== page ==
Let’s Review!! Pronunciation Targets
Move Your Mouth!! • P. 17 • Try three ways that English speakers move their mouths. • A relaxed jaw • A flat, low tongue • Say ahhhh as in /ɑ / • Say Holiday
Move Your Mouth!! 3. Relaxed lips Say ooo as in /uw/ Round your lips without squeezing them. Prepare to say how. Start by lowering your jaw for hah. Lower the back of your tongue. Pull your tongue back and round your lips into a relaxed ooo. Now say, How was your holiday?
Practice • Try a yawn-sigh. Take a deep breath, open your mouth very wide, and sigh ahhh to relax your mouth. Repeat three times. • Try counting to 10, moving your lips as little as possible. Keep the back of your tongue low. Use the back of your tongue to make the sounds. • Turn off the sound on your TV and watch English speakers move their mouths.
Thought Groups • Verbal punctuation. • Learn by listening 1 p. 18 “The Owl and the Pussycat” • Learn by Listening 2 p. 18-19 Listen and mark thought groups. • Slow speech, many pauses, and short thought groups make speech easier to understand.
Focus Words • One strongly stressed word in each thought group • Learn by Listening 3 p. 19 • Partner Practice p. 20 New information-old information
Final Sounds • Leaving off final consonant sounds in English can change the meaning or make it difficult to understand what was said. • -ed /t/ /d/ /id/ -s /s/ /z/ /iz/ • Partner Practice p. 20 • Improve Your Monitoring p. 21-22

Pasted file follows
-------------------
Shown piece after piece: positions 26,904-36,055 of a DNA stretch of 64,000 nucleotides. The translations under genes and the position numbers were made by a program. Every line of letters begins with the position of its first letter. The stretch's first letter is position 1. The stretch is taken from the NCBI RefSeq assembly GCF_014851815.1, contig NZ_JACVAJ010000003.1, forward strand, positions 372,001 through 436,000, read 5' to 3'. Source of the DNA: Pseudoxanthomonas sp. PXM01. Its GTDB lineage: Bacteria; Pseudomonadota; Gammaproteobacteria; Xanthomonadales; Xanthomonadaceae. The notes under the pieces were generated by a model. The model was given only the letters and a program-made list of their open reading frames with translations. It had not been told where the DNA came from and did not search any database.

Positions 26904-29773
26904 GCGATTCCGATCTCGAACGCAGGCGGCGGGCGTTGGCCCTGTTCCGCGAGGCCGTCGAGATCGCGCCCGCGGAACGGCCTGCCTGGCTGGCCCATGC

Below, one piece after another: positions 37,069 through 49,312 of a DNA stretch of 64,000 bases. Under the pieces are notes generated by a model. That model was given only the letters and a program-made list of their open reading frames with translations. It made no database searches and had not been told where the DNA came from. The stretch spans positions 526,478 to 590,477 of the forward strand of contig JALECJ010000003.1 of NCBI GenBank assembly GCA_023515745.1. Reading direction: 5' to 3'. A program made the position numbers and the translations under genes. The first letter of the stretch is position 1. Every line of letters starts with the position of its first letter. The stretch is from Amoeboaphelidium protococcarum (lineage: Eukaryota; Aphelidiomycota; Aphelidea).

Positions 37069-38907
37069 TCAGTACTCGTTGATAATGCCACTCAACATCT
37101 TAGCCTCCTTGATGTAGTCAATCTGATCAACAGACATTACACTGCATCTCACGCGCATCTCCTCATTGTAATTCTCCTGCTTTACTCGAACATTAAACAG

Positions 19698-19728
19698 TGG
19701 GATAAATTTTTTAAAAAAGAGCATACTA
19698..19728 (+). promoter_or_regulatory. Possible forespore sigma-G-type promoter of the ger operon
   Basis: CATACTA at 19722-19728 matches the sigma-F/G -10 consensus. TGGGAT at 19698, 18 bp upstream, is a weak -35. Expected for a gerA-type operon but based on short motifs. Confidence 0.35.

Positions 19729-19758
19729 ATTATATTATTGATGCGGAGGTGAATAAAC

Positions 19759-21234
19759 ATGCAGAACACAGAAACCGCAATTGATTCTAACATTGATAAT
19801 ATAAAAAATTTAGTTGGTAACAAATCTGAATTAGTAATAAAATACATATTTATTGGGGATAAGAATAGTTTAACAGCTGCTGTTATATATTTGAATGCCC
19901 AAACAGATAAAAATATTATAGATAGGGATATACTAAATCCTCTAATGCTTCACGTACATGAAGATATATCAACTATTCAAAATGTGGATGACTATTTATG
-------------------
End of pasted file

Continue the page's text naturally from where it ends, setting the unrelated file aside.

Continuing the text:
Rhythm-Stress/Unstress • Stressed words are content words and are slower, louder, and higher in pitch. • nouns, verbs, adjectives, negatives, question words, adjectives, adverbs • Usually the last content word in a thought group is stressed. • The focus word receives the greatest stress, but other content words receive secondary stress.
Vowels • To make your speech clear, it is important to pronounce the vowel sounds clearly. • Long vowels have two parts. • Short vowels have only one part. • Which vowel sounds do you need to practice?
Your Scene • Mark all the thought groups with a slash. Remember thought groups are usually a phrase or clause. • Circle the focus word in each thought group. • What other words receive secondary stress? • Underline all the final –ed and –s sounds. How do you say each? • Underline all the other final consonant sounds. Remember to say them clearly.
Audience Practice • Choose a small section from your scene to perform for us. • We will listen for thought groups, focus word and content word stress, and final sounds.